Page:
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Author Jamie Dean Talks About Inspiration and Feminism

Jamie Dean is a gay fiction author whose new book “The Story of Jax and Dylan” will be out April 8, 2015.

Tell us a little bit about The Story of Jax and Dylan.

Well, we have Dylan, a bisexual guy who came out a long time ago. And he‘s comfortable with his sexuality, but there was a time in the past when he wasn’t so comfortable, and a thing happened because of it that still haunts him.Facebook affords him the opportunity to do something about it, by allowing him to find Jax, the best friend he loved and lost.

It‘s a great story and I love Dylan. He‘s just such a well-rounded guy. Almost the perfect mix of funny, strong and sensitive. Where’d you come up with him?

I drew a lot of the inspiration for The Story of Jax and Dylan from my own life. Dylan is definitely based on my partner Jay, who up until the last year was a service technician in the automotive industry for many, many years. He actually has a car like the one in the book. It’s not a convertible, but a boy can dream, right? Who knows, one day he may even get it restored the way Dylan has! And Dylan definitely speaks more like Jay does with his “dudes” and “mans”. And chicken fried steak is Jay’s favorite food – I’ve made more of them than I could count, and he always orders that we go out to dinner. I do not make him eat veggie burgers! He is probably… even more butch than Dylan.

And what about Jax. Is he based on someone from your life too?

Jax is more based on me, though there are a lot of differences. I’m the writer who likes to play with his big vocabulary, who doesn’t watch all the popular movies because he‘s too busy reading and writing. I’m not as active asJax is. I should be. Pops is kind of an amalgamation of a few of my friends and Jay definitely doesn’t like some of them.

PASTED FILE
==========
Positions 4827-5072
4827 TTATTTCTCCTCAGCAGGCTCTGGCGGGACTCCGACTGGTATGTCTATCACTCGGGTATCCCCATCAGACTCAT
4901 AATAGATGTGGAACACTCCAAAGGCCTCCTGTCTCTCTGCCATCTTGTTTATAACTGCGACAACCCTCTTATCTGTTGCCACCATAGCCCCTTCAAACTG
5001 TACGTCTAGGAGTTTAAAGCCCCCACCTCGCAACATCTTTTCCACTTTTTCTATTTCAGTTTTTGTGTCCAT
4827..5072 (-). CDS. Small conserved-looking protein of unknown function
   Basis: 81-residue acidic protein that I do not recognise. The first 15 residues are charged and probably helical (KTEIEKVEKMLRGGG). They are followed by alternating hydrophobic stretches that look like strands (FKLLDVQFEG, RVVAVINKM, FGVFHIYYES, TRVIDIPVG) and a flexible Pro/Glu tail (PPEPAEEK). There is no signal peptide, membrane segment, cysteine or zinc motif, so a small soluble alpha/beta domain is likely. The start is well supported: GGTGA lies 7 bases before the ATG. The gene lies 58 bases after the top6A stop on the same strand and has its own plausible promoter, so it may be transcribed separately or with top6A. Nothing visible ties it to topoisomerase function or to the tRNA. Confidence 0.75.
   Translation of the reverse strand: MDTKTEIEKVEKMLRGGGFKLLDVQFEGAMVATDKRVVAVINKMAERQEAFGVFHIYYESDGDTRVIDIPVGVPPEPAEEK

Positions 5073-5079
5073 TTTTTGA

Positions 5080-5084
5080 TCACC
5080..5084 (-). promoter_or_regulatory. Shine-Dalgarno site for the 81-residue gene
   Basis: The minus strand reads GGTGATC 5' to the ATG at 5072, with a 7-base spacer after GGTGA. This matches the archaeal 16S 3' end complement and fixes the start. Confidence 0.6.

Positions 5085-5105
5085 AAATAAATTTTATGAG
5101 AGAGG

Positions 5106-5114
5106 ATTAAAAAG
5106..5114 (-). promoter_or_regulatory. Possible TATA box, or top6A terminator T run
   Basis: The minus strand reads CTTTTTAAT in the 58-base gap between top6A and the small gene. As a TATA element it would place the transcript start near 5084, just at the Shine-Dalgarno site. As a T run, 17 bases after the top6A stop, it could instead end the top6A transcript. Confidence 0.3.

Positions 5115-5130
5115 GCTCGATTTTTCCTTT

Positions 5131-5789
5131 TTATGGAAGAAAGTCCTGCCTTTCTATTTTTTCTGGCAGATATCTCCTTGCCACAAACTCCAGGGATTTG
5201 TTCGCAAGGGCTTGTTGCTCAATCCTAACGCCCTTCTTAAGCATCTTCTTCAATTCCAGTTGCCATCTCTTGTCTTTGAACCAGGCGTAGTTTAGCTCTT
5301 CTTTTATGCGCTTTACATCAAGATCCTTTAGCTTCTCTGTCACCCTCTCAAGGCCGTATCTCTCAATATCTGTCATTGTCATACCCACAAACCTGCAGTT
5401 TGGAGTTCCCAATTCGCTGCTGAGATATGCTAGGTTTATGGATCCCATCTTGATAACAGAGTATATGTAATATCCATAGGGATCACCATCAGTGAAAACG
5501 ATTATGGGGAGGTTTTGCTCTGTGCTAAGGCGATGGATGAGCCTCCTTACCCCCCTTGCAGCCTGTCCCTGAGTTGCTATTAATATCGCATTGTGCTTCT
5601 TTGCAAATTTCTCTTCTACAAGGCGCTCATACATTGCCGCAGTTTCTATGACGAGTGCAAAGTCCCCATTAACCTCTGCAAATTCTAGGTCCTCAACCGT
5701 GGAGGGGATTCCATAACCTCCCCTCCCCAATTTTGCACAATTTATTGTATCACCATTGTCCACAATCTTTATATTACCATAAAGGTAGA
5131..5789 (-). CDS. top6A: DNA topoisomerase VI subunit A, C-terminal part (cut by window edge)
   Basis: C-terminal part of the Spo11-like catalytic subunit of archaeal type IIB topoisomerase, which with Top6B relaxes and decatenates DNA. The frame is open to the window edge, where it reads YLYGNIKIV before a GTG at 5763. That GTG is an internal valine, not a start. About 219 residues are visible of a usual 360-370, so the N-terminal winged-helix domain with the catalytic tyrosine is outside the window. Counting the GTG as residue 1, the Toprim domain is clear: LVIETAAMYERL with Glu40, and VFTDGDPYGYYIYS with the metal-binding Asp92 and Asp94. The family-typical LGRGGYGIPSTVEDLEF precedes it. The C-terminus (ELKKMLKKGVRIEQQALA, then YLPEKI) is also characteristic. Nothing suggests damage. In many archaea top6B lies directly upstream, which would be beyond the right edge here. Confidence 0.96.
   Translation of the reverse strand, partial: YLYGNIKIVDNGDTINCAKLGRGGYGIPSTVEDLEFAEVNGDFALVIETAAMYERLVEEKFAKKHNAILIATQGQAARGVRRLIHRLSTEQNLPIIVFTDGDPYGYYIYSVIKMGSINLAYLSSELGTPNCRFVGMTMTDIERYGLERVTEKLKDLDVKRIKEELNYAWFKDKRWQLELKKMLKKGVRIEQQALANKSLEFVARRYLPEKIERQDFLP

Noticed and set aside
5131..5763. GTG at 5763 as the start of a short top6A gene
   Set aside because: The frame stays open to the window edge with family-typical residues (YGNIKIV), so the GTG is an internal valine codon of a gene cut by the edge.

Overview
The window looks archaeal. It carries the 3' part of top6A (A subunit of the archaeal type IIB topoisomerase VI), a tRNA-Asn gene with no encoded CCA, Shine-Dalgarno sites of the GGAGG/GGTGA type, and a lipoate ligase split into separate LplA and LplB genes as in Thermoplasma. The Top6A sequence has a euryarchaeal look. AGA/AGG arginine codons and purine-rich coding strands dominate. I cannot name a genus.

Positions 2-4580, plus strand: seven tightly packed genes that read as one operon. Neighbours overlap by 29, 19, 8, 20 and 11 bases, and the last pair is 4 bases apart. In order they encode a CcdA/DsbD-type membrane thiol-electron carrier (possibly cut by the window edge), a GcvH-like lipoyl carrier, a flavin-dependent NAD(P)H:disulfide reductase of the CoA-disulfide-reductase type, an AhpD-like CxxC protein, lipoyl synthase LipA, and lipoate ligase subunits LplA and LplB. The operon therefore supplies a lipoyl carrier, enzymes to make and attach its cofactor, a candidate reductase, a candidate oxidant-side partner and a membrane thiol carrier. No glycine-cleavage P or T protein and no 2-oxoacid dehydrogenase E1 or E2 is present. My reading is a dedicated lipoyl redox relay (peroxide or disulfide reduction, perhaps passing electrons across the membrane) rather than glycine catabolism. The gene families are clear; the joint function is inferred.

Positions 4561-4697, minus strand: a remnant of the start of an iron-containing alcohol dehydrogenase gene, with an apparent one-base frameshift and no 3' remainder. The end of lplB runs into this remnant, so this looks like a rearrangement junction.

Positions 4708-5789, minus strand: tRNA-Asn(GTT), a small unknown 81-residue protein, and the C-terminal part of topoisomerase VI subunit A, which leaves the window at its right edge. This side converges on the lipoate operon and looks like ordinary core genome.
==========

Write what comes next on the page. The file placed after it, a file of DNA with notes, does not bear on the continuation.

I love the brother character, Tom. Is he based on anyone in particular?

Um, physically, I’d say he’s loosely based on Jay’s older brother, but Tom’s personality and their relationship is really based on my younger sister. I sort of raised her growing up. She’s fearless and amazing and I think our relationship definitely shows through in the Dylan/Tom dynamic.

You touch briefly on mental illness in this book. Is that something that’s important to you?

It is. We treat mental illness differently than other illnesses and it creates this weird thing where people are sick but they feel like they can’t talk about it. So if something happens, the people who don’t know they have these problems are often shocked by what‘s going on. My father is mentally ill, which is where the Jackie character comes from. I didn’t delve too deeply into that, but I think it definitely colors Dylan ‘s view of the world as it does mine. My mother raised us alone, so I just imagined a world where she was the one who was mentally ill and the character of Jackie was born.

So, yeah, a lot of the inspiration comes directly out of my life and now you know a lot more about Jamie Dean then you probably thought you ever would!

Is the story itself autobiographical?

Definitely not! I did reconnect with some friends on Facebook that I hadn’t seen in many many years. No love connections obviously because I have Jay, but to me it was a fun idea to play with. And having come to the realization about my sexuality later in life, I felt like I wanted to play around with stereotypes and so-called “gaydar“, that ability of knowing what the other person wants – and having trouble with that – because I am just as socially inept in most cases as Jax

In your bio, you call yourself a feminist. Do you feel that’s reflected in the book?

I hope so? I’m ashamed to say my book doesn’t pass Bechdel, but there are a few female characters, even though they are mostly on the periphery of the story. Both the male leads have female best friends. The only one we really interact with to any degree is Poppy, and a lot of people aren’t going to like her very much, but she‘s a strong woman who knows her own mind and is in control of her life. A lot of people aren’t going to like Melissa, either, even though she hasn’t really done anything wrong and is kind of the victim of Dylan‘s own mistake. And I think that reflects our culture and how skewed everything is. We put the onus on women to meet all these conflicting expectations, to where they are damned if they do and damned if they don’t.

The Story of Jax and Dylan is available for preorder now and will be released on April 8 byDreamspinner Press.